Climate Roundup: So Hot, And That's All For The Fish
Whenever I write about climate, I'm always careful to emphasize that climate scientists largely agree not only that climate change is real, but also that it's not too late: Urgent action is needed to prevent the very worst effects of global warming. Very bad things are already happening, but it's far too early to give up and play "Nearer My God To Thee" as humanity slips beneath the waves.
We just don't have time to waste on climate despair. Besides, nihilists are so boring. There's still time to act, and for that matter, building a green energy economy can also be the driver for creating a fairer, more equitable economy as well. The "Green New Deal" idea, remember, is every bit as much about environmental justice, equity, and jobs as it is about solar panels and wind turbines.
I want to foreground that goal before getting into today's climate roundup, because there's definitely some not-cheerful stuff to talk about. Climate change is here and it's slapping us in the face to get our attention.
Fish Should Be Cooked In Kitchens, Not Rivers
The prolonged drought in the West, exacerbated by the "heat dome" that brought record high temperatures to the region a month ago in Seattle and Portland, and that's squatting over the middle of the country now, has been playing hell with wild populations of wild chinook salmon in California and trout in Montana. That's bad news for the fish and the ecosystems that depend on them, and for people who make their living on the fish, too.
The Los Angeles Times has some excellent (if depressing as fuck) coverage of the salmon crisis here, explaining that the fish have been "dying by the thousands" in the Klamath River in northern California due to low water levels caused by the drought. That's led to a parasite that's wiping out the fish. And the Sacramento River may lose its entire "winter run" of salmon due not only to water that's too warm for the fish to spawn in, but also, as an infuriating editorial explains, due to terrible river management decisions made by the Trump administration but then, inexplicably, by the Biden administration and by state regulators under Gov. Gavin Newsom. Says the editorial, "Those decisions are still reversible. It's very late to save one of the remaining marvels that make California what it is. But it's not too late."
If you don't have enough free LA Times reads this month to read both stories, read the editorial, which is passionate and explains some genuinely cool salmon facts, like how the four different "runs" of chinook salmon in the Sacramento river are "genetically, behaviorally and ecologically distinct," and evolved to fit the conditions for the time each starts migrating up the river to spawn.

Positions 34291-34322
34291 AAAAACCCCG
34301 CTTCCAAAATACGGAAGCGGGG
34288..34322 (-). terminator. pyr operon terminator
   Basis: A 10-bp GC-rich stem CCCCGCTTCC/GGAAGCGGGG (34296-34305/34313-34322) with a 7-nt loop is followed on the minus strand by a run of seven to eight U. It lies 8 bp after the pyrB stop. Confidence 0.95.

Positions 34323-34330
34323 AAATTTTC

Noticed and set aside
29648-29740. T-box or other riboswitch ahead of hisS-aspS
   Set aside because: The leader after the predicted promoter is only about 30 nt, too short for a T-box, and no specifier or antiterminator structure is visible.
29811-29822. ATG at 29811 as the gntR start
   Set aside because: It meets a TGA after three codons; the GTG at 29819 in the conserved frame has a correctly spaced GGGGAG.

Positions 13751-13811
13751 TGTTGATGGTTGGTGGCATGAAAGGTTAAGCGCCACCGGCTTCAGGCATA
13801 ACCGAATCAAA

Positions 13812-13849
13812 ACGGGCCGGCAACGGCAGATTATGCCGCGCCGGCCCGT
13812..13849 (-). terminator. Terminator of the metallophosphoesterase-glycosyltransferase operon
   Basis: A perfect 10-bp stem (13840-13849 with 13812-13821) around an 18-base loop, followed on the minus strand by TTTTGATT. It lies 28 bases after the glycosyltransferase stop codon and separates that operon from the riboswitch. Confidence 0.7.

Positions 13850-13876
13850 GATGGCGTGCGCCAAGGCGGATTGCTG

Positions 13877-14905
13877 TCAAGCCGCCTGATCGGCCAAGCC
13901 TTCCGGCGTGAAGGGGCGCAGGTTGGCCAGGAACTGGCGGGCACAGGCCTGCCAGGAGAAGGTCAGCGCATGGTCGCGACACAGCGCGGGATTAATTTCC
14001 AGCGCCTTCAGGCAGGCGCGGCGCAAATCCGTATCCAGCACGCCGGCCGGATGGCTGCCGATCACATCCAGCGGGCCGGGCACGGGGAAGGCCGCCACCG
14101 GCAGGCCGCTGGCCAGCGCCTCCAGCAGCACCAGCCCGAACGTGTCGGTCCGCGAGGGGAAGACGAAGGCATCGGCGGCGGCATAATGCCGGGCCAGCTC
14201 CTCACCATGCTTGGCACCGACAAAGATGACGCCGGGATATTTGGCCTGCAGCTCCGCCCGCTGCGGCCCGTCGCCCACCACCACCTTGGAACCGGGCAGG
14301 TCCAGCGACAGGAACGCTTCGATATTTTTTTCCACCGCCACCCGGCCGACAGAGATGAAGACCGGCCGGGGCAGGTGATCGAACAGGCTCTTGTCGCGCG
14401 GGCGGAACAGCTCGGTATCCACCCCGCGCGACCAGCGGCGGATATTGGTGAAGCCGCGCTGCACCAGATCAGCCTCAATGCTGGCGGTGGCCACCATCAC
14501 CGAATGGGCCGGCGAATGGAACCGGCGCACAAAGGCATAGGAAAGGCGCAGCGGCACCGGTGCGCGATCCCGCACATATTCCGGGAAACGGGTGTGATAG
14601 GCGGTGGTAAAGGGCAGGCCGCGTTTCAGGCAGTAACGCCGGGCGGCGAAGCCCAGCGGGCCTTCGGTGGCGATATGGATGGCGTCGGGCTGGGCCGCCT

Salmon need cold water to live. The fish in the Sacramento River used to spawn way high in the Cascade mountains, but the construction of the Shasta Dam in the 1930s meant the fish had to start spawning further downstream, in warmer water, which is not good for salmon eggs and babby fishies. To keep the water cool enough for the fish, the US Bureau of Reclamation keeps Lake Shasta deep enough that cold water from the lake can be released in the summer to prevent the salmon from dying out.
Yep, here comes Trump! And, bizarrely, the people who should be doing better:
As president, Trump scoffed at those practices, saying all the stored water should go to orchards and farm fields. To use water to prevent extinction, he said, was just "shoving it out to sea." His Interior Department pushed aside its biologists and got new ones, who issued new guidelines calling for much less cold-water storage.
The Biden administration is adhering to the same weakened and scientifically suspect biological opinions. This year, to its discredit, the California Water Quality Control Board, made up of gubernatorial appointees, signed on to the low storage requirements for cold water in Shasta and the release of water to almond orchards and rice fields.
That means likely extinction for the winter run if the policy continues, and probably the spring run as well. Goddamn it, make noise about this.
Our other Fish Story comes from Montana, where a whole bunch of factors have combined to imperil the rainbow and brown trout that have made the state, and the Rivers that Run Through It, a destination for bejillions of fishing folk. New York Times:
Trout thrive in water between 45 and 60 degrees. Temperatures in some rivers have hit the low-70s much earlier than usual. At those temperatures the fish are lethargic because there is less oxygen in the water and they quit feeding; the stress of being caught by fishers in that weakened state can kill them. Around 75 degrees can be lethal to trout.